An ongoing series in partnership with Faith Adiele. August's book selection is Paradise by Abdulrazak Gurnah. How to participate: Get a copy of the book, read it in advance of the meeting, and then discuss the book with a group of people interested in reading African Literature online via zoom on Sunday August 28th at 5pm (PDT). After you register you will receive information to join via zoom. If you don’t see an email from MoAD, check your spam or junk mail box.
You can view a list of all the books previously read and discussed in African Book Club, and if you order through bookshop, MoAD will receive a percentage of the sale: https://bookshop.org/lists/african-book-club
From the Nobel Prize winner, a coming-of-age story that illuminates the harshness and beauty of an Africa on the brink of colonization
"[Gurnah’s novels] recoil from stereotypical descriptions and open our gaze to a culturally diversified East Africa unfamiliar to many in other parts of the world." —Nobel Committee for Literature at the Swedish Academy
Shortlisted for the Booker Prize and the Whitbread Award, Paradise was characterized by the Nobel Prize committee as Abdulrazak Gurnah’s “breakthrough” work. It is at once the chronicle of an African boy’s coming-of-age, a tragic love story, and a tale of the corruption of African tradition by European colonialism.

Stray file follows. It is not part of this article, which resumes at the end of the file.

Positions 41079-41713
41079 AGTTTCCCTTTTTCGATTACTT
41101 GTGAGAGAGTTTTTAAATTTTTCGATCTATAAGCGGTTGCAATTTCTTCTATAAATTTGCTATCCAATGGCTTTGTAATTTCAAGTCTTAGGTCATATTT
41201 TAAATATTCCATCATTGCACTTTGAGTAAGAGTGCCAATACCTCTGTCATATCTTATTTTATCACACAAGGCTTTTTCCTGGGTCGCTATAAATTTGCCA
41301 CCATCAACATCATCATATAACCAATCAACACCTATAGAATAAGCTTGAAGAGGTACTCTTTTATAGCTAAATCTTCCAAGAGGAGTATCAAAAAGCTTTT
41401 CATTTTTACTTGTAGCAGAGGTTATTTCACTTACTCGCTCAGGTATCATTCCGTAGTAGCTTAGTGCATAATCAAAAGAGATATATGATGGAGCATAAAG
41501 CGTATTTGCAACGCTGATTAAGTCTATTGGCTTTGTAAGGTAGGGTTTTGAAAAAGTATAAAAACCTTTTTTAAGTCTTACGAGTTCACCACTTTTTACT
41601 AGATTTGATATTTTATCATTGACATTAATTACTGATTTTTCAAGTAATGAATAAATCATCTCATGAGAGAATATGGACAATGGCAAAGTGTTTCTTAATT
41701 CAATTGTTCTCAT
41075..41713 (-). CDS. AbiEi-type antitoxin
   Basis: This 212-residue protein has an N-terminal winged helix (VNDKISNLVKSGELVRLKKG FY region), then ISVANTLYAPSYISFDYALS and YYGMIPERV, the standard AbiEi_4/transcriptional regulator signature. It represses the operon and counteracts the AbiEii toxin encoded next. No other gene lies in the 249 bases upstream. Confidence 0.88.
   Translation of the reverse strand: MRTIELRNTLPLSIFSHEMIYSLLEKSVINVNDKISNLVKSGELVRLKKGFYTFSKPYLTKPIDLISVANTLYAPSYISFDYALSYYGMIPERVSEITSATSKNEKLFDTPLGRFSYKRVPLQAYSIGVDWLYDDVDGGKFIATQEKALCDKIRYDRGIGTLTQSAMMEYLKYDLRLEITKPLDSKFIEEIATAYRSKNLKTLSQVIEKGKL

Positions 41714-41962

Sold by his father in repayment of a debt, twelve-year-old Yusuf is thrown from his simple rural life into complexities of pre-colonial urban East Africa. Through Yusuf’s eyes, Gurnah depicts communities at war, trading safaris gone awry, and the universal trials of adolescence. The result is what Publishers Weekly calls a “vibrant” and “powerful” work that “evokes the Edenic natural beauty of a continent on the verge of full-scale imperialist takeover.”
Abdulrazak Gurnah was born in 1948 in Zanzibar and lives in England, where he teaches at the University of Kent. The most famous of his novels are Paradise, shortlisted for both the Booker and the Whitbread Prize; By the Sea, longlisted for the Booker Prize and shortlisted for the Los Angeles Times Book Prize; and Desertion, shortlisted for the Commonwealth Prize. He was awarded the Nobel Prize in Literature in 2021 "for his uncompromising and compassionate penetration of the effects of colonialism and the fate of the refugee in the gulf between cultures and continents."